Linda Mason has crooner Jim Hardy head over heels in love with her - however, when smooth dancer Ted Hanover appears on the scene seeking a new dance partner, complications arise. Hardy's supper club "Holiday Inn" sets the scene for the love triangle that unfolds and allows for a few songs-and-dance routines at the same time.
Music is definitely the key here, as the plot is distinctly thin, and the pairing of Crosby and Astaire, does not work as well as it could have. Crosby sings his way through "White Christmas" for the first time here, while Astaire tries to make do with a dancing partner - Marjorie Reynolds - who cannot replace Ginger Rogers. There are some high points, such as Astaire's firecracker dance routine, and in its original black and white form it is in many ways, still preferable to the brash Technicolor of "White Christmas" that was to follow.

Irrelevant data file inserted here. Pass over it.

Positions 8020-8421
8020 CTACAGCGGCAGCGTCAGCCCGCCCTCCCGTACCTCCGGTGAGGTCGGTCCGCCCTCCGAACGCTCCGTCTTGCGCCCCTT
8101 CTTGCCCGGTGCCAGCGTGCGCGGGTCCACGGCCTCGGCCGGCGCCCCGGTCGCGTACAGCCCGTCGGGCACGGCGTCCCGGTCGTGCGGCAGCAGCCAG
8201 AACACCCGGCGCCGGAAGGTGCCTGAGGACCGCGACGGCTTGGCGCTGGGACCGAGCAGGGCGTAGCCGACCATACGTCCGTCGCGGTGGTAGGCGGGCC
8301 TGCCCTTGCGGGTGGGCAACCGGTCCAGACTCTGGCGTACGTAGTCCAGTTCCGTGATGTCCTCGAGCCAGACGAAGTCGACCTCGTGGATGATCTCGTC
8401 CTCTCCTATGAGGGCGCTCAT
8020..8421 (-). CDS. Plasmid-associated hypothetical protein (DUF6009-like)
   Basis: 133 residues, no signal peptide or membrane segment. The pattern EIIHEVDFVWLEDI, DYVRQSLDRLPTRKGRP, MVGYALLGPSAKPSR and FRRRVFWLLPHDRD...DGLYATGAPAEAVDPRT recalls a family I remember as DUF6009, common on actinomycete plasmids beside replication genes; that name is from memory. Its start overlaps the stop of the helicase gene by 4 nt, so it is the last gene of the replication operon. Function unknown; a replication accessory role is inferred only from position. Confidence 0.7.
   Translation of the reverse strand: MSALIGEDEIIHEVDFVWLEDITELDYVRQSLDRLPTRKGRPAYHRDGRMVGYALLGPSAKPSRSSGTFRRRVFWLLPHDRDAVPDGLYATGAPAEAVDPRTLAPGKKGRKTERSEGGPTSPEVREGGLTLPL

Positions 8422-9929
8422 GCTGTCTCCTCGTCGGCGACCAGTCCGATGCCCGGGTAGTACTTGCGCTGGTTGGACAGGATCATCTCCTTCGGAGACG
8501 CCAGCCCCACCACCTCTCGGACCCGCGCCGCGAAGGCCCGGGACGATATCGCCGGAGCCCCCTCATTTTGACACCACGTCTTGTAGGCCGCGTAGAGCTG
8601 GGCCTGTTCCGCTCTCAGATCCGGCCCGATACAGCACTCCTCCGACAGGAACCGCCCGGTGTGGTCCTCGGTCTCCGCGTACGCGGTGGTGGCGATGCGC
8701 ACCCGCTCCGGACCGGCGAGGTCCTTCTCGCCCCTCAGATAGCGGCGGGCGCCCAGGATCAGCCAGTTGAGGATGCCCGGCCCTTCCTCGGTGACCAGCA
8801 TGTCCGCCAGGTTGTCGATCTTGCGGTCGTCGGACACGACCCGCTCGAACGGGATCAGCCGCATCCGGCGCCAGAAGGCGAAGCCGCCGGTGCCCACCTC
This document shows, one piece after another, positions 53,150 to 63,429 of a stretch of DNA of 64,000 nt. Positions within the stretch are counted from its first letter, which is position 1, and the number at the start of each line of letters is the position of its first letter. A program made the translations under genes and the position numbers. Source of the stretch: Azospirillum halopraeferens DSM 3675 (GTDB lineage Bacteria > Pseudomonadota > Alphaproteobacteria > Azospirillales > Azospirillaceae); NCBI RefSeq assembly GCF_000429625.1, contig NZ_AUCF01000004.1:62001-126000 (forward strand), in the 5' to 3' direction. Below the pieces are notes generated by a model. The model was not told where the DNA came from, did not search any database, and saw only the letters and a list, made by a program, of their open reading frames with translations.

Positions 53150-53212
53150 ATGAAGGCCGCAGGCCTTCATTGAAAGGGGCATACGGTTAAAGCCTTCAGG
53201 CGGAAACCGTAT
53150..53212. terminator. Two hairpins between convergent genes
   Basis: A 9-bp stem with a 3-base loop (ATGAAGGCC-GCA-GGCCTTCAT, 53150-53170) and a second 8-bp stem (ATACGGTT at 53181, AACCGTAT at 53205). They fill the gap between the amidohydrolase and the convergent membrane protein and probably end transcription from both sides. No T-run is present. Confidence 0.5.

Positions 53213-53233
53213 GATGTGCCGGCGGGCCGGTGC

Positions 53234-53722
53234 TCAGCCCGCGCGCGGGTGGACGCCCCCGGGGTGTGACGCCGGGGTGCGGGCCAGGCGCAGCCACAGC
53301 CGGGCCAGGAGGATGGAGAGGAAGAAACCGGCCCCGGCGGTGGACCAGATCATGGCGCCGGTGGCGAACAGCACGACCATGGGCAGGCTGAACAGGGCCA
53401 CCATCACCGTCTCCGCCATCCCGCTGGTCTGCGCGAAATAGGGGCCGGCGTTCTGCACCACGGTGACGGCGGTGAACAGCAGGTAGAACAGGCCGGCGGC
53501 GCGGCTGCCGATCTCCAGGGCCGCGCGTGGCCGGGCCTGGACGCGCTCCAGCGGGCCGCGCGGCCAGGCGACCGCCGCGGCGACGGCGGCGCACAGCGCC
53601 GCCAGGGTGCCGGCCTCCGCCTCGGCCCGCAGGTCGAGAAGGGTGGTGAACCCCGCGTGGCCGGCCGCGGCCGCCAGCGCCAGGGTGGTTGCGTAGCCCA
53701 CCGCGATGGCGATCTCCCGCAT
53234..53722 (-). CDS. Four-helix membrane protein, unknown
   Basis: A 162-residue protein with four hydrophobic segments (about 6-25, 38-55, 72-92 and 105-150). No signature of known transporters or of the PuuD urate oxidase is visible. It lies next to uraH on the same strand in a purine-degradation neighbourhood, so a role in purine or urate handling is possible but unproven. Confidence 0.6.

Despite not being the success it could have been, this can still inspire a festive glow. Irving Berlin's songs are always a joy to listen to, and while none of the stars sparkle as they could do there is gentle warmth to it and an element of romance, which brings out the Christmas spirit. Primarily though, any film which features "White Christmas" is going to hit a high note at that point, even if it is just being crooned by Crosby. Sometimes, that's exactly the way it should be.